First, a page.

korea king

Korea King specializes in authentic Korean food.

Jonathan Gold, who died in July, was one of my absolute favorite food critics. His reviews for the Los Angeles Times focused, of course, on high-end food. But his real passion was finding the best hole-in-the-wall joints, the tastiest cuisine served in the city’s Thaitown, Koreatown and many other international neighborhoods, and the finest mom-and-pop, old-school spots. As a small tribute to his work, and all the experiences his writing provided me during trips to L.A., I present you a few local spots that I love, places I think he’d have loved, too.

Salween Thai

Multiple locations I might have just read a Jonathan Gold article when I arrived at Salween Thai to do my review many moons ago (2013!) and decided to skip the pad Thai and ordered Nam Tok, a soup that has a couple of teaspoons of blood in the broth, along with hunks of cooked greens, chiles, meatballs, green onion and noodles. I wrote: “The more I thought about it, the more I wondered: How was this different from eating the red-in-the-center steaks I’ve written about? Or the steak tartare I’ve tried a few times? Or even the medium rare hamburgers I’ve been known to wolf down? Not that different.” If you’re not feeling blood soup-level adventurous, might I recommend the grilled beef salad, which comes with crushed chiles, tons of fresh mint and a lovely lime dressing.

Korea King

4719 S. 96th St. I met my friend Alice at Korea King; she happens to be both Korean and kind enough to walk me through all the dishes she loves because she grew up with them. Her favorites quickly became mine, too: sweet and nutty podi cha barley tea; jab-chae, room-temperature long glass noodles and vegetables served in a garlicky soy sauce; duk mandoo kuk, a celebratory dish of creamy white broth topped with flavorful smoky seaweed and chock-full of soft dumplings, bits of seafood and Korean rice cakes. If you can get your hands on one particular banchan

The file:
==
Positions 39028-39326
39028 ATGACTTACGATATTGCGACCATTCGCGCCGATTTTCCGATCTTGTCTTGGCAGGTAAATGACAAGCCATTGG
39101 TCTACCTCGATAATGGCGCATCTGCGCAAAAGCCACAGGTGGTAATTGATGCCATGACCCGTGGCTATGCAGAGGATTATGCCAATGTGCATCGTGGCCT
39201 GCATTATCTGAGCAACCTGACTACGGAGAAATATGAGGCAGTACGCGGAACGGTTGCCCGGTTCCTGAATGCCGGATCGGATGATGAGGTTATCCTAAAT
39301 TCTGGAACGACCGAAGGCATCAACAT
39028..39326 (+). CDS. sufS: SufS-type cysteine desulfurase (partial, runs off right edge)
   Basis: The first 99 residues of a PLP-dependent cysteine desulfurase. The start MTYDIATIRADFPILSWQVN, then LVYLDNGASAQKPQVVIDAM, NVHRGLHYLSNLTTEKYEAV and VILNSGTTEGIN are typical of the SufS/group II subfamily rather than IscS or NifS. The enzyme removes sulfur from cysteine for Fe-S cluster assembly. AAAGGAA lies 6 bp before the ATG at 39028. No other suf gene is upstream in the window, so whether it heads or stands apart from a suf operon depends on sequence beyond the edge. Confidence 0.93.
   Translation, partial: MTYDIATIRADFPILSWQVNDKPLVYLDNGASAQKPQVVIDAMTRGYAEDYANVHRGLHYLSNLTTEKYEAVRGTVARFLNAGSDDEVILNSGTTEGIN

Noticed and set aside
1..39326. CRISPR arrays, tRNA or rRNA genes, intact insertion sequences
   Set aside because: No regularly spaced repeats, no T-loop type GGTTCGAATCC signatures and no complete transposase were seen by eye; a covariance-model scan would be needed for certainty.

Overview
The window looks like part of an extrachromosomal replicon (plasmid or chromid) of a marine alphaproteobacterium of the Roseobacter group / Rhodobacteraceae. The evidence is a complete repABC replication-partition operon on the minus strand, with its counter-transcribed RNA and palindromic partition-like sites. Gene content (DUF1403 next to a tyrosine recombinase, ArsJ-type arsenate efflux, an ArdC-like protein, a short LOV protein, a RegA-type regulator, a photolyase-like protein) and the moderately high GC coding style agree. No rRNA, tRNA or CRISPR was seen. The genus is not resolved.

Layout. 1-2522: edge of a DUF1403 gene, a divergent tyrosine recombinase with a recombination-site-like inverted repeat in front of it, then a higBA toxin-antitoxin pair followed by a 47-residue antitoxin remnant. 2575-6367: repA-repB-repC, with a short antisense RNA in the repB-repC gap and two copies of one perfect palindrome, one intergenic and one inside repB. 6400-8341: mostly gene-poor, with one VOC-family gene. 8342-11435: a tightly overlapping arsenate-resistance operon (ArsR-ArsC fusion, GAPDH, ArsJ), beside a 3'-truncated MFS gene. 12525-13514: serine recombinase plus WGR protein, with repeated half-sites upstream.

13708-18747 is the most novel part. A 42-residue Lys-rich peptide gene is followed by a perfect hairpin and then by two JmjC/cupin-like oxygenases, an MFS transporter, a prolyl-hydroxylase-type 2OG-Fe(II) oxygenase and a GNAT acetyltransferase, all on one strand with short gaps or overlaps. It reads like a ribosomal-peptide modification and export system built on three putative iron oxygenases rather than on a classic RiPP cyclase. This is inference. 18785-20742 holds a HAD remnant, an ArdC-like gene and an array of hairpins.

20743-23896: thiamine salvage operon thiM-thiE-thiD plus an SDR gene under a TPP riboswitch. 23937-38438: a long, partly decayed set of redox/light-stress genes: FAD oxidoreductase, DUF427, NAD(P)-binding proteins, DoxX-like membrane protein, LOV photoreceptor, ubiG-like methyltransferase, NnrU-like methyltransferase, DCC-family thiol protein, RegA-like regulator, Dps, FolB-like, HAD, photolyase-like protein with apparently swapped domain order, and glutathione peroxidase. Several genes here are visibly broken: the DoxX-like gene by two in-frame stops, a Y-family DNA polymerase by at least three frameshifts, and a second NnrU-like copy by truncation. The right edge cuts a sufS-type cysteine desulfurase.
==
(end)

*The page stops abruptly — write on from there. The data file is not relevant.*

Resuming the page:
at the beginning of the meal, do it. I loved a bowl of crispy dried anchovies she ordered. They’re first sweet, then salty with a hint of fishiness, and all-around delicious.

chicken tikki massala

Mother India

3572 Leavenworth St. Sometimes, when it’s nearing dinner time, I start to daydream about Mother India’s dal, a hearty stew made with lentils and vegetables. It is just. So. Good. I know Indian food in Omaha is divisive, and lots of people have their favorites, but that dal is one of mine. Also, it costs $6. I get it with a side of buttery garlic naan. (Shout-out here to my favorite naan, Kabuli, which you can find at Himalayas in the Old Market. It comes stuffed with raisins and cashews and served with an incredibly tasty creamy mint dipping sauce.)

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Sesame chicken at Blue and Fly Asian Kitchen.

Blue and Fly Asian Kitchen

721 S. 72nd St. I can’t tell you how many people I’ve sent to this spot, which serves my favorite Chinese food in Omaha. Skip the American Chinese menu and instead go for the traditional menu. Among my favorites: Chinese bok choi with shiitake mushrooms, mouth-watering chicken with Sichuan hot sauce, fish with vegetables in hot chili oil, mapo tofu with spicy crumbles of pork and big pieces of silken tofu. Now I’m hungry.

Helados Santa Fe

4807 S. 24th St. I could recommend lots of tacos (Taqueria Tijuana, La Choza) on South 24th Street. I could recommend a place to get Mexican seafood (El Dorado.) I could even recommend the Thai place across from South High (Laos Thai). But you’ve probably seen me recommend those, and you might have had them all before. What you might want instead is a big bowl of bread ice cream from Helados Santa Fe. It’s a vanilla based treat crammed full of bits of dark chocolate and crispy bread, and I love it. Go get a taco, then splurge here.

Chaima African

5060 S. 107th St., plus a roving food truck I ate twice at the Chaima food truck for my review and, generally, I was either the only person in line or one of about three people in line, and, I gotta say, that’s a shame. For the fried plantains alone, I encourage you to check it out. But there’s also excellent grilled tilapia (some of the only fish I’ve seen at a local food truck) that’s well-cooked and nicely seasoned. There’s couscous made of cassava, a root vegetable, and excellent African curry dishes.

Shirley's Diner

Shirley’s Diner

13838 R Plaza Shirley’s serves some of the best diner food in Omaha, period. It’s got the kind of small-town appeal that only the best diners maintain. It’s got homemade biscuits, hand-breaded slabs of fried meat, creamy gravy. It won our diner Food Prowl in 2016. I love this quote from the story: “Shirley’s seems like a place where people really care.” Yup. It does.

Foodie alert: Omaha’s lesser-known, adventurous gems

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